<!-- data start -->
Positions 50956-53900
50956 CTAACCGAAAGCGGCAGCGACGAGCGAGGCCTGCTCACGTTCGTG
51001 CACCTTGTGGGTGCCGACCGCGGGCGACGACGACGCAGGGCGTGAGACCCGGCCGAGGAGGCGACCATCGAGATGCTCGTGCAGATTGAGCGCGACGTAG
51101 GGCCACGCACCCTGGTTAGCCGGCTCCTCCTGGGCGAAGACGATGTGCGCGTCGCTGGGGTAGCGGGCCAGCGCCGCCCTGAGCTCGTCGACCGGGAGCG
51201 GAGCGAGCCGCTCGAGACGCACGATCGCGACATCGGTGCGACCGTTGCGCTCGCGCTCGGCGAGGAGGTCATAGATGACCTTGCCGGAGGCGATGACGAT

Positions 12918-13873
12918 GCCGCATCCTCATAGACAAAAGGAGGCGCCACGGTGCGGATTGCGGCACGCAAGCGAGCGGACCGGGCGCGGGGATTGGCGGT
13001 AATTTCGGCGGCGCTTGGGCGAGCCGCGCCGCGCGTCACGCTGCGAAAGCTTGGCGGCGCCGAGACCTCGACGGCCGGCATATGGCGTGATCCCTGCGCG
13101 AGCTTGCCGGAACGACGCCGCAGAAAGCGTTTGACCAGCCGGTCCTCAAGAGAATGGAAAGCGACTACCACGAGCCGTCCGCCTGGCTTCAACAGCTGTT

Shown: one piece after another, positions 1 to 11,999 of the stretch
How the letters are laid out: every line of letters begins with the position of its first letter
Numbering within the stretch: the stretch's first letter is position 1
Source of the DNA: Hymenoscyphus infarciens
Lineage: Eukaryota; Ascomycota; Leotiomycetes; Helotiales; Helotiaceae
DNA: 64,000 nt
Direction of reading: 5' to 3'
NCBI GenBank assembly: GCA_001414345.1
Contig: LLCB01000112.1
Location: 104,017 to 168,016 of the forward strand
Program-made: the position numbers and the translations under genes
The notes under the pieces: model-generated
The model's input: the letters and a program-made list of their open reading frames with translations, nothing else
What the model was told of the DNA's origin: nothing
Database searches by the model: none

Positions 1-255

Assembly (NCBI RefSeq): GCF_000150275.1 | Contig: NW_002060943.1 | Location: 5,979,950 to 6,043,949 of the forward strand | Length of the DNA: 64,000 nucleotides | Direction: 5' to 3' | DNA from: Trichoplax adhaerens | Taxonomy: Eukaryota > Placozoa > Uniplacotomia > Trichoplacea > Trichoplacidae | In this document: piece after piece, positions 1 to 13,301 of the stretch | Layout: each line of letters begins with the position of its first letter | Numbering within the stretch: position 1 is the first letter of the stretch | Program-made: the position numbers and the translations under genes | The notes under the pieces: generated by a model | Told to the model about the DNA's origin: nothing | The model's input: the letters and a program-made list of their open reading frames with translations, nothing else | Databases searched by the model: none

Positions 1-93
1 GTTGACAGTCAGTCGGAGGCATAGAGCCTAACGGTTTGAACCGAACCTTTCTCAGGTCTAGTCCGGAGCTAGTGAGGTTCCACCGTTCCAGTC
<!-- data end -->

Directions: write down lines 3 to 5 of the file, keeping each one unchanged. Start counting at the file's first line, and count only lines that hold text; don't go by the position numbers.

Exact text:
51001 CACCTTGTGGGTGCCGACCGCGGGCGACGACGACGCAGGGCGTGAGACCCGGCCGAGGAGGCGACCATCGAGATGCTCGTGCAGATTGAGCGCGACGTAG
51101 GGCCACGCACCCTGGTTAGCCGGCTCCTCCTGGGCGAAGACGATGTGCGCGTCGCTGGGGTAGCGGGCCAGCGCCGCCCTGAGCTCGTCGACCGGGAGCG
51201 GAGCGAGCCGCTCGAGACGCACGATCGCGACATCGGTGCGACCGTTGCGCTCGCGCTCGGCGAGGAGGTCATAGATGACCTTGCCGGAGGCGATGACGAT